Keller Williams Greater Seattle

1521 pre-solds on market

According to the NWMLS, at least four pre-sale buyers have listed their 1521 units on the market. This is a unique situation since they do not yet own the property they are selling – it’s not quite a resale nor an assignment. Instead, they are marketing the units seeking simultaneous closings. That is, the original pre-sale buyer will close with the developer first (provided they can successfully close) then immediately close the second transaction with the new buyer.

These are all two-bedroom units, ranging in size between 1,700 to 2,000 and are listed between $1,250,000 and $2,100,000. Closing dates are slated for December and February.

View available Fifteen Twenty-One condos for sale.

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About the Author

About the Author: Ben Kakimoto is a condo marketing specialist and publisher of The Seattle Condo Blog. Ben's focus is urban residential properties in Seattle's metropolitan core. Contact Ben to learn more about the Seattle condo and loft real estate market. Find Ben on Google+, Twitter and Facebook. .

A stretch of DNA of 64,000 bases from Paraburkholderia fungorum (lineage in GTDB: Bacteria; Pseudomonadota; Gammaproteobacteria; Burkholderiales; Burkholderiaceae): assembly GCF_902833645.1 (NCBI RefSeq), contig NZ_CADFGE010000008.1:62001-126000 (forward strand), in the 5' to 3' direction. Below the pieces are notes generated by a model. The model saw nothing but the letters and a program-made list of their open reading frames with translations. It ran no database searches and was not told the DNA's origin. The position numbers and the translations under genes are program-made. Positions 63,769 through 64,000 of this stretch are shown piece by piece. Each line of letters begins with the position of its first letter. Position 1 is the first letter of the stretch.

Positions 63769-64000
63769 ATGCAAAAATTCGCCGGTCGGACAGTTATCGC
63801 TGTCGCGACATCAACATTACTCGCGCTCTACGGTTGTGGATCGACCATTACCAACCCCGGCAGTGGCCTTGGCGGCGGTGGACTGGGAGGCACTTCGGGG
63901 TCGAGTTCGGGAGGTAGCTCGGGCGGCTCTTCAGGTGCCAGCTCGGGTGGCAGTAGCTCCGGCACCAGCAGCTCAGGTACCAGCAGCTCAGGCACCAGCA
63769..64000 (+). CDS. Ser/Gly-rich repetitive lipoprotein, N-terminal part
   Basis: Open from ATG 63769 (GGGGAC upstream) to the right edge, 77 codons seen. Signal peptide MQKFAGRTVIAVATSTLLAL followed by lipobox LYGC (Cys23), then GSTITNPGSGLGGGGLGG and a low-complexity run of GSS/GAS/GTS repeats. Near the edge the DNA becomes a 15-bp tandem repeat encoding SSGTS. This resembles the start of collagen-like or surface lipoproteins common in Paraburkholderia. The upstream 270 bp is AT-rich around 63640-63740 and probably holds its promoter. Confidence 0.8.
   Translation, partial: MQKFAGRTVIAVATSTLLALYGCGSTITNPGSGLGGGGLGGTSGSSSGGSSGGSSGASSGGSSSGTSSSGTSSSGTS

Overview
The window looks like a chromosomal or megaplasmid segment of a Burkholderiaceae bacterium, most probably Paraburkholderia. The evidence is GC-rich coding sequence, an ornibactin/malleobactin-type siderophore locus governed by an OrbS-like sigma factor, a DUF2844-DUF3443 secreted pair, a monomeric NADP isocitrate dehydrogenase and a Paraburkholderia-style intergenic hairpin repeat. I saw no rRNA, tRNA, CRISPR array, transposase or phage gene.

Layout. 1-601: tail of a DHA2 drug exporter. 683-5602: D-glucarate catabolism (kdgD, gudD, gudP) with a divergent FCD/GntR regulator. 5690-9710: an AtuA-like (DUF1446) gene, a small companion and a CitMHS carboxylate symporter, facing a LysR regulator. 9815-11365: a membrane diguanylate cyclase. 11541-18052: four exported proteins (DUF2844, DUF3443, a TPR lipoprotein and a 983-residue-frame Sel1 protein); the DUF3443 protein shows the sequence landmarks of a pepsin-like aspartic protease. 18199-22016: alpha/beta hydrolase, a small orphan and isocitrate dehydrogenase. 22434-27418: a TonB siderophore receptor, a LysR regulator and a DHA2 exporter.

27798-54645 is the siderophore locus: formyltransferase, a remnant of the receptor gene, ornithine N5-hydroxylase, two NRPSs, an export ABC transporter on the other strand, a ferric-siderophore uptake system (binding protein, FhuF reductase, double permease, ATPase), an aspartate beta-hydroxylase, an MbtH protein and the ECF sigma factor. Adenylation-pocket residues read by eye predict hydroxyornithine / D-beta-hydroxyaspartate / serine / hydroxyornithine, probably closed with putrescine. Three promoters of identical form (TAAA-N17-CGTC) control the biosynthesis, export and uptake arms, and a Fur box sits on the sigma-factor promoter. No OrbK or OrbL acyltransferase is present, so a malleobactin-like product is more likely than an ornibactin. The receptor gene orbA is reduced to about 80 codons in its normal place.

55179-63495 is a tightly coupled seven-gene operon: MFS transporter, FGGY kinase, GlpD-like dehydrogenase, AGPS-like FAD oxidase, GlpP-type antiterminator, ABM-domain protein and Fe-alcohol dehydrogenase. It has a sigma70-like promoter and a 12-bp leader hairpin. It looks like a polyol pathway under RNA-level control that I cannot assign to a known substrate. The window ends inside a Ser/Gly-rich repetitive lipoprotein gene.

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  1. condoboy says:

    I would be curious to know how much profit these quasi-flippers are trying to get, and I am surprised the developer is allowing it.

  2. ADS says:

    I wonder if more units are going to hit the market. I also think it’s ridiculous if these sellers believe they’ll be able to make a small profit given what’s going on in this economy. Even if you’re well off, and looking to buy something, a smart buyer would probably wait it out.

    Although the unit on the 8th floor at $560/ft sounds like a good deal. Seriously though, good luck to all the specs trying to unload at >$1,000/ft. I know if I had that kind of money I wouldn’t be a buyer.

  3. Ken Wright says:

    They are being resold as the buyers realize they have signed up to overpriced (2007 money) contracts, and are trying to get out without losing their deposit. The market has significantly corrected and the prices are unrealistic (for 2009 money). The lose of deposit would make more sense than completing the contract and holding a $1m-$2m ‘toxic asset’.

  4. Ben Kakimoto says:

    Ken – excellent point. I know a few pre-sale buyers (not 1521) who have forfeited tens of thousands in EM deposits (upwards of $70,000) rather than take possession of a bad investment. In those cases, though, they were purchasing the units as speculative investments (rental or flip) and it made sense to take the loss. I don’t think it’s necessarily a toxic asset assuming its a long-term principal residence purchase.

  5. Ken Wright says:

    I’m sure the condos are quite nice, but the ‘toxic asset’ refers the mark-to-market price of the asset versus the original contract price, whereby it becomes illiquid.

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